Graymail, what is it?

Graymail is not the same as spam. Find graymail explained and tips to help you optimize your marketing reach by not blend to gray oblivion.

Graymail, what is it?
Light tower in Marken, The Netherlands. 

Graymail is about emails that form a gray area between wanted and unwanted messages. It's an interesting and handy concept for the reader, and certainly for the sender of emails.

So what is graymail? Graymail is a term used to describe emails that are not outright spam, but are not necessarily wanted or expected by the recipient. Graymail can include newsletters, promotional emails, or updates from social media sites, and is often seen as a nuisance by users.

Graymail is not spam

The meaning of spam is probably known by everyone. Spam is not in a gray area. Unsolicited emails that bombard you with vague promises and offers. Most email software providers already know how to deal with it quite well, and this scourge seems to be under control.

Graymail is bulk email that does not fit the definition of spam because it is solicited, comes from a legitimate source, and has varying value to different recipients.
Email, graymail and spam on a spectrum.
Email, graymail and spam on a spectrum.

Graymail differs from spam in that it is typically sent by legitimate organizations and is not necessarily malicious in nature. However, it can still be a source of frustration for users who feel overwhelmed by the volume of emails they receive and may not have the time or interest to read all of them.

Graymail is email that you open sometimes

Graymail have in common with spam that they are sent in bulk. But these e-mails form a gray area between wanted and unwanted. You've signed up for one thing or another at some point, consciously and often unconsciously.

You ask for a free e-book and with this you get the marketing emails or newsletter of a company or creator. But is also caused to receiving what feels like a never ending stream of messages. Think of LinkedIn updates, security messages, Instagram messages, notifications on delivery status, terms and conditions updates etc. etc.

Nothing wrong with that per se, it's an exchange in the attention economy, and you might want to dip into the stream of information at some point in time again. But the engagement on those emails is very low, and they can clutter up your inbox.

Google Gmail and Graymail

To manage graymail, many email providers offer options for filtering or organizing emails into separate folders, so that users can more easily prioritize and manage their inboxes. Some users may choose to unsubscribe from newsletters or promotional emails that they no longer wish to receive, or to set up rules or filters to automatically sort these types of emails into a separate folder.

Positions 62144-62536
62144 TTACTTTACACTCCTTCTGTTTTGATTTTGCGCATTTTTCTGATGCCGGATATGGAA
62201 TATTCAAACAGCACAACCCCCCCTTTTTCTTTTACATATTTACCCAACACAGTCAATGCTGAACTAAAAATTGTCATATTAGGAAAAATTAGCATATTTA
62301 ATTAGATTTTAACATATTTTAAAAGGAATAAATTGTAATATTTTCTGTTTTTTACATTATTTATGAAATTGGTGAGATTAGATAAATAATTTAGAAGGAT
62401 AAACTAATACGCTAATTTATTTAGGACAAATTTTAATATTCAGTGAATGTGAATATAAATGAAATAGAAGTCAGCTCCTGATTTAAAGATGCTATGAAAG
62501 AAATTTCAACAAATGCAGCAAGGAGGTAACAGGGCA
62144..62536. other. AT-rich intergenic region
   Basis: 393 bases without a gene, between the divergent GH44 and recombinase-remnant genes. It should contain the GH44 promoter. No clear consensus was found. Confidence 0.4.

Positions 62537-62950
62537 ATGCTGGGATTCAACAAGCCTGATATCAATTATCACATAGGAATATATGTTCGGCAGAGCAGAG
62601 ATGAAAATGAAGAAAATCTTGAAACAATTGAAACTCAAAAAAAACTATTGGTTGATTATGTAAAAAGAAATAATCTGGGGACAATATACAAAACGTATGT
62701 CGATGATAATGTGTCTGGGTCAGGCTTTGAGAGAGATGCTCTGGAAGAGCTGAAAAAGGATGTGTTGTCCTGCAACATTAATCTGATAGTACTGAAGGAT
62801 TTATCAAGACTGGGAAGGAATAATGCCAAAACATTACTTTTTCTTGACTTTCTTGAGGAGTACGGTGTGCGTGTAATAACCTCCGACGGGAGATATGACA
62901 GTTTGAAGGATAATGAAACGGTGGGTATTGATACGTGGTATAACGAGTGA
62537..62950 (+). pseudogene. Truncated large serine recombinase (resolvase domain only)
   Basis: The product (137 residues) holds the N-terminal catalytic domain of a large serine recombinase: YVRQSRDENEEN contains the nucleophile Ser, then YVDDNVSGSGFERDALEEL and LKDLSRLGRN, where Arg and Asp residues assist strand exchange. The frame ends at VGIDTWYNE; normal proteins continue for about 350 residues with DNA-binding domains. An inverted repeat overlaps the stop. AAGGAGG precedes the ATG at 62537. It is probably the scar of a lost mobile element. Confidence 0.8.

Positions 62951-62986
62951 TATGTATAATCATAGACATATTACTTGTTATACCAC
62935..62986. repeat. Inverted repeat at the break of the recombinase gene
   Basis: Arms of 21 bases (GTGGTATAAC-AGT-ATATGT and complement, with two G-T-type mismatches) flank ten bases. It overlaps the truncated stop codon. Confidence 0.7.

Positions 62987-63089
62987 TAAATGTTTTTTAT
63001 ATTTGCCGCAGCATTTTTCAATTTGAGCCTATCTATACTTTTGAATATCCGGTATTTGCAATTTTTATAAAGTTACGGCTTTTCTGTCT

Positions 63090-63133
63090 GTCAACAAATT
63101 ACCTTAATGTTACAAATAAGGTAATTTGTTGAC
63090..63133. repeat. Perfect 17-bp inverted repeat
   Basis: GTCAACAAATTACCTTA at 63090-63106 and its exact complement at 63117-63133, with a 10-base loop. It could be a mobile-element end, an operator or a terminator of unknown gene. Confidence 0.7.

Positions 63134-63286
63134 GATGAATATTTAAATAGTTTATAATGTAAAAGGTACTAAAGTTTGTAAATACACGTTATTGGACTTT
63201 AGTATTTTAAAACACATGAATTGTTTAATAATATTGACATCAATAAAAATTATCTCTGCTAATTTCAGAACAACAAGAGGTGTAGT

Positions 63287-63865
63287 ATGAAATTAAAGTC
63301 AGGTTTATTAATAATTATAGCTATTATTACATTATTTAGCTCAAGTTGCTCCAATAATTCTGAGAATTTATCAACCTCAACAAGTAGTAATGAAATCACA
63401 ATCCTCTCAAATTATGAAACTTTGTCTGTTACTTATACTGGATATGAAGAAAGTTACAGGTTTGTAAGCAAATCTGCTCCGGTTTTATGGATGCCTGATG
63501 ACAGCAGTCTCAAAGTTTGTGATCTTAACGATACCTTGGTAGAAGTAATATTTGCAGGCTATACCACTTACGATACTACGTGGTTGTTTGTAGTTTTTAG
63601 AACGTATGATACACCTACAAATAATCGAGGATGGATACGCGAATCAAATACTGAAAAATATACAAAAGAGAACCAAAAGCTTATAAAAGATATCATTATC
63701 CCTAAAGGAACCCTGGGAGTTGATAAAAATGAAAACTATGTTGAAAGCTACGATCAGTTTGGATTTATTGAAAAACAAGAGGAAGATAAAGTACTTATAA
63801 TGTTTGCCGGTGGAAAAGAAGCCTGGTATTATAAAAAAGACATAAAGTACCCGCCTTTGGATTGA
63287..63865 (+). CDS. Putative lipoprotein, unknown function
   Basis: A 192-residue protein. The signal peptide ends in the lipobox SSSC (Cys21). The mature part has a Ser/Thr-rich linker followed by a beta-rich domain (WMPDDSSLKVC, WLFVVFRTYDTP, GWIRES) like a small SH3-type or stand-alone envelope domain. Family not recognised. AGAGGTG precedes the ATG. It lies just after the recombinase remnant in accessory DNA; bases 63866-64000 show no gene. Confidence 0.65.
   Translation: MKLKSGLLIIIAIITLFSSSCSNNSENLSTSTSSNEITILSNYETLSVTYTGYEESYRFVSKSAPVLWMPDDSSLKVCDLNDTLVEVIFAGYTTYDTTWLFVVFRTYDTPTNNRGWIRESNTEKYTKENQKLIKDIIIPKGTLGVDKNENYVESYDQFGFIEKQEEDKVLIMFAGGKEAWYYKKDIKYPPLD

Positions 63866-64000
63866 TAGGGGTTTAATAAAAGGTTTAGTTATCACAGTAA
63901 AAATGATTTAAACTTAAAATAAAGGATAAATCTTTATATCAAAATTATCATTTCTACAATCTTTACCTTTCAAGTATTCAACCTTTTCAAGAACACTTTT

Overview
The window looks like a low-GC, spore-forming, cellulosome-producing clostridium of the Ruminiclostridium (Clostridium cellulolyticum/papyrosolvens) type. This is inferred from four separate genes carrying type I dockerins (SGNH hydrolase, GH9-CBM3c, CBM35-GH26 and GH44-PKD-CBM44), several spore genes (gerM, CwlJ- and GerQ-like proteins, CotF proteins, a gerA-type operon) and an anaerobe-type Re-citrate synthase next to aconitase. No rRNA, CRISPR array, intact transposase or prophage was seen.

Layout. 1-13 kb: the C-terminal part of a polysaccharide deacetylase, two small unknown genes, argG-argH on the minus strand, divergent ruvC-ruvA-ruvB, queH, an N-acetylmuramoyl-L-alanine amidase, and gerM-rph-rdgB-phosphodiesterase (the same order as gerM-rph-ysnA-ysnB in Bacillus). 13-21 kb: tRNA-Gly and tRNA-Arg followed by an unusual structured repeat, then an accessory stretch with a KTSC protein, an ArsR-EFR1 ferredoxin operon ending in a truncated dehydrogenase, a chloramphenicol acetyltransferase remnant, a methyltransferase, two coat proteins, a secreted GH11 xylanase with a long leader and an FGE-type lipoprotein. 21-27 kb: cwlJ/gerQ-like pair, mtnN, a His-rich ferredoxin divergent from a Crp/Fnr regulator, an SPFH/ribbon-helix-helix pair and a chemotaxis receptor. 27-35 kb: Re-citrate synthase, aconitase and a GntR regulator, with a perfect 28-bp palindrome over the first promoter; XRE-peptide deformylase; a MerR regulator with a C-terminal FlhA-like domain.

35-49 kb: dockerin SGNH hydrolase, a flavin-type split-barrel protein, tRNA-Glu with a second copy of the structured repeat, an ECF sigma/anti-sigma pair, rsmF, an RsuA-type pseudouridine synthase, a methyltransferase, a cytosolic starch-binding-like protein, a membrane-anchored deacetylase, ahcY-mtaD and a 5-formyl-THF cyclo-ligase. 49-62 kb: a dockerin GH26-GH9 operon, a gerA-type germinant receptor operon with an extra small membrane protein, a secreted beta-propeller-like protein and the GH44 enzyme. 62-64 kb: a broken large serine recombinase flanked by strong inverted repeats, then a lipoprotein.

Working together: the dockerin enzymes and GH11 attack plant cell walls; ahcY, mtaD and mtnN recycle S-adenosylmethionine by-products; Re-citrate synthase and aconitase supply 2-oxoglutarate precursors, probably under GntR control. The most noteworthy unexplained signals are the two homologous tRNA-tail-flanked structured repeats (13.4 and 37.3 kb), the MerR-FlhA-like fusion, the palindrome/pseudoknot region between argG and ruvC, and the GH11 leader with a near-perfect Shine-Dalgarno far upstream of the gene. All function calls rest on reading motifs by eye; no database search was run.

Google's Gmail tries to address Graymail by applying filters for it. As a result, they don't show up in your inbox right away.

Graymail filter in Gmail
Graymail filter in Gmail

Apple's Mail Privacy Protection and graymail

Apple, the largest provider of email clients, has started to shield interactions on emails by what they called Mail Privacy Protection (MPP). With this protection enabled, no longer information about the reader goes out when opening an email.

About 50% of all emails are opened with an Apple client and so this change has caused quite a stir among email marketers. The privacy measures have made it a lot harder to say for sure whether readers are opening or interacting with a received message.

In that sense, the gray area for senders has just become a lot more gray.

Tips to prevent being graymail

Here are some tips to help prevent emails from being seen as graymail:

  1. Make sure that you have permission to send emails to the recipient. If you are sending newsletters or promotional emails, make sure that the recipient has opted in to receive them.
  2. Use a clear and descriptive subject line that accurately reflects the content of the email. This will help the recipient understand what the email is about and whether they are interested in reading it.
  3. Include a clear and concise message that is relevant to the recipient. Avoid sending emails that are overly long or contain too much information, as this can be overwhelming and lead to the email being marked as graymail.
  4. Offer an easy way for the recipient to unsubscribe from future emails. This will allow them to opt out of receiving emails from you if they no longer wish to receive them.
  5. Use segmentation to send targeted emails to specific groups of recipients. This will help ensure that the emails you send are more relevant and engaging to the recipient.
  6. Monitor the response rate to your emails and make adjustments as needed. If you notice that your emails are being marked as graymail or are not being opened, it may be a sign that your messaging is not resonating with your audience, and you may need to make changes to your email strategy.